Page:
Obviously, I don't know what the path over the short term is going to be. But I do know companies that grow revenue and profits and convert this growth into extra profit, are going to be much better placed to grow their dividend stream and total shareholder returns for investors than those companies with high payout ratios who maintain share-price strength through buybacks. This is something which, in the US market, in particular, has been a bit of a feature over the last few years.
In Australia, there is still the mentality that investing in blue chips is the way to build wealth. But how are we going to provide for our retirement if a large portion of our portfolio is invested in companies with little growth? We have to start embracing technology and innovation now, not only as consumers but also as investors.
The benefits of investing in ETFs are well known, but what would you say is one of the pitfalls?
ETFs are a tool that enables investors to achieve their investment objectives. But I would say the most important missing ingredient from ETFs is the ability to formulate an asset allocation strategy that is appropriate to an individual investor. Eighty per cent of your returns are driven by your asset allocation. So, buying the lowest-cost Australian equity ETF and having 100% of your assets in that ETF as say, a 65-year-old pre-retiree is not a good idea. Just as it’s not a good idea to have 100% of your equity allocation in the best-performing active equities manager when you're at that stage of life.
The most important point is getting the asset allocation right. We as a business spend a lot of our time and energy educating people around the appropriate asset allocation and how it’s not about adopting a set-and-forget approach. This is because, say for a young person who's graduated from university and is into their first job, the asset allocation can be a lot more pro-growth – in fact, our view would be that the vast majority should be in growth. As that person moves through their various life stages, their needs will change and so should their asset allocation.
Therefore, the greatest criticism and the greatest limitation of an ETF is that it does not answer the question of what your asset allocation should be as an individual. Because of this, people should continue using the services of a broker or financial adviser, and if they're a self-directed investor, they should make sure they educate themselves.
Can you tell us a bit about how you invest?
My portfolio resembles a barbell: on the one hand, it’s allocated very heavily towards low cost, simple, transparent products – and it won’t be surprising to learn that includes mostly ETFs, as I definitely practise what I preach. At the other end are asset classes where I believe active management has real value, such as private debt, private equity, and bespoke investment exposures, as well as some high-conviction active equities managers that genuinely attempt to generate alpha as opposed to hugging the index.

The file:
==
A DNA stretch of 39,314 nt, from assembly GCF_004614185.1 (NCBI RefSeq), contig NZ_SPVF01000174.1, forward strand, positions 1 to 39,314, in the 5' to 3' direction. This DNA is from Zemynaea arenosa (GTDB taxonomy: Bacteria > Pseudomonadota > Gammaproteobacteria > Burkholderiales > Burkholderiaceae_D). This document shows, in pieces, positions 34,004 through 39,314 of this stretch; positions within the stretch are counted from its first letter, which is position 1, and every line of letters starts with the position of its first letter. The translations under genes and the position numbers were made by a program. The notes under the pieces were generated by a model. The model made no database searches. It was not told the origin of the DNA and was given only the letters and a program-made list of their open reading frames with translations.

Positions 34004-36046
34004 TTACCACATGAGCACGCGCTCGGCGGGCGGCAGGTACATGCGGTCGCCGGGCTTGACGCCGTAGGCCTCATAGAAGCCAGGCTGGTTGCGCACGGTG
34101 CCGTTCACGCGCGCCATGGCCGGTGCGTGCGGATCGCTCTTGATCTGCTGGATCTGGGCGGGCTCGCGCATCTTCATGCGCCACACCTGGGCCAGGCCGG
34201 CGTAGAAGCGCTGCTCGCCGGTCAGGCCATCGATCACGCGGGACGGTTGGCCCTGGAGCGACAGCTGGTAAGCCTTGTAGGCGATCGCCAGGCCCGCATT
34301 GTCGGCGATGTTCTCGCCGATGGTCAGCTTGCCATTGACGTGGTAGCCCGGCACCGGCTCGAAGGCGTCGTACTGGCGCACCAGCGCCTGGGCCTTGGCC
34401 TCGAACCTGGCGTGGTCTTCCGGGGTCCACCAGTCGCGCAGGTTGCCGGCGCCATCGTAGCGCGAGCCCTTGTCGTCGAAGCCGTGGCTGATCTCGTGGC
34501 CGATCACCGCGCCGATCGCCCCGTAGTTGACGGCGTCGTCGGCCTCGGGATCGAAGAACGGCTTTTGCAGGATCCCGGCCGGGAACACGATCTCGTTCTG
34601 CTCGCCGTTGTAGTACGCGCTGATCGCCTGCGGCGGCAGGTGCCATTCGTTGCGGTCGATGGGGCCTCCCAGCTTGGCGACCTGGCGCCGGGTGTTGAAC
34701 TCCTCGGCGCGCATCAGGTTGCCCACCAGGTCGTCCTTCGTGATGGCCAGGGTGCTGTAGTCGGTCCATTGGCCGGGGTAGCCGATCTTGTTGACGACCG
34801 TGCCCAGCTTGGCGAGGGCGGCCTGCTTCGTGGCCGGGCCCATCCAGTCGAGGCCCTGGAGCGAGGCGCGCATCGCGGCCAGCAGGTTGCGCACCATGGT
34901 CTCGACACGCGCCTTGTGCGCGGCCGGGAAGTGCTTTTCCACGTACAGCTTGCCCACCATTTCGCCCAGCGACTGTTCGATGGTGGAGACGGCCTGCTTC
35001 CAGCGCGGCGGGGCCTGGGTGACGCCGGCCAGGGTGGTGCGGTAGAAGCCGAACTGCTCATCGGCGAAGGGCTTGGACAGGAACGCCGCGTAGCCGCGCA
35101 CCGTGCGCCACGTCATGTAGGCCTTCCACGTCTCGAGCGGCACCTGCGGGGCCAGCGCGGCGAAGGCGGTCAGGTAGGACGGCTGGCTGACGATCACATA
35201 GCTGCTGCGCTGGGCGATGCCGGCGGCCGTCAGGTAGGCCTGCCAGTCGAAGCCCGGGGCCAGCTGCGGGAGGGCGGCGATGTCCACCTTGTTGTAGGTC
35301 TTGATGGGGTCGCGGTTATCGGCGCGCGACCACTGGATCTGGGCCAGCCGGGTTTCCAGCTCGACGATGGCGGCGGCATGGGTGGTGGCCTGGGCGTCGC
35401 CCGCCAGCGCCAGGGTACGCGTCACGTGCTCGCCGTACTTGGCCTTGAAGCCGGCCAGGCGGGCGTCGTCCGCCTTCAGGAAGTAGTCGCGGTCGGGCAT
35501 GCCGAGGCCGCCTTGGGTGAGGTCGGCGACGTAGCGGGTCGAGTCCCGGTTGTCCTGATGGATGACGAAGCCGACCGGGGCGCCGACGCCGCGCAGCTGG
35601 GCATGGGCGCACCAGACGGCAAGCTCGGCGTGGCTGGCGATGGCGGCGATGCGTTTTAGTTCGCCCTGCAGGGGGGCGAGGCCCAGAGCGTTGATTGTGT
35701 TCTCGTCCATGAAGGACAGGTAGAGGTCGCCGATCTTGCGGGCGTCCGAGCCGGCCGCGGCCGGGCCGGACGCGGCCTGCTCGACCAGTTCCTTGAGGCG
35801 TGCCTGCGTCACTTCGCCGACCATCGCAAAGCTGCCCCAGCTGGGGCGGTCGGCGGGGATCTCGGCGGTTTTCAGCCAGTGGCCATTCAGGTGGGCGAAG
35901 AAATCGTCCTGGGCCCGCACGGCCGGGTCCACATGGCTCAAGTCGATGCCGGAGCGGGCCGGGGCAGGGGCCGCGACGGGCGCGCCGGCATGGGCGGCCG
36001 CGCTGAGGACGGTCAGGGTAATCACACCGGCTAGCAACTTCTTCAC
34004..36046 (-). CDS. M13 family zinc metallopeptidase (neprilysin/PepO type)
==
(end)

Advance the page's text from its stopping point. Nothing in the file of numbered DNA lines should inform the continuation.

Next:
My portfolio is very liquid and very diversified. Liquidity is critical and I think it's one of the least appreciated assets that each of us has an investor. We need it to keep our powder dry and to take advantage of opportunities when they come.
ETFs are one of the fastest growing investment vehicles in the Australian market. For a full range of products available to investors, please visit BetaShares website.
Nice contribution from Alex. Despite a fair bit of poo pooing by active investment industry stalwarts, index ETF's performed wonderfully during the fullness of the March meltdown and recovery on the back of deep liquidity. A key attribute in volatile markets as per your emphasis. Spot on! When it comes the increasing number of boutique ETFs however, buyers should be-ware that while they offer tactical portfolio allocation opportunities, risk / reward profiles are amplified as you take increasingly narrow bets on parts of the market. No less so in tech than anywhere else. Growth is not a 'get out of jail free' card. Price paid, exposure to market cycles and duration of investment still counts A LOT. Bear Market funds are like lottery tickets- you might win, but more likely you won't, over any period. To be used as a hedge only against your longs. Compared to so many poorer performing alternatives however (special mention to the local LIT / LIC industry) large (liquid), low cost, broad based ETF's remain a great portfolio foundation. I am a fan.
Both Betashares and Etf Securities have quality technology ETFs. I like FANG due to Tesla exposure offset by technology constituents with capital-light business models. Betashares could add Tesla in future products to attract more millennials.
Well written article. Thank you.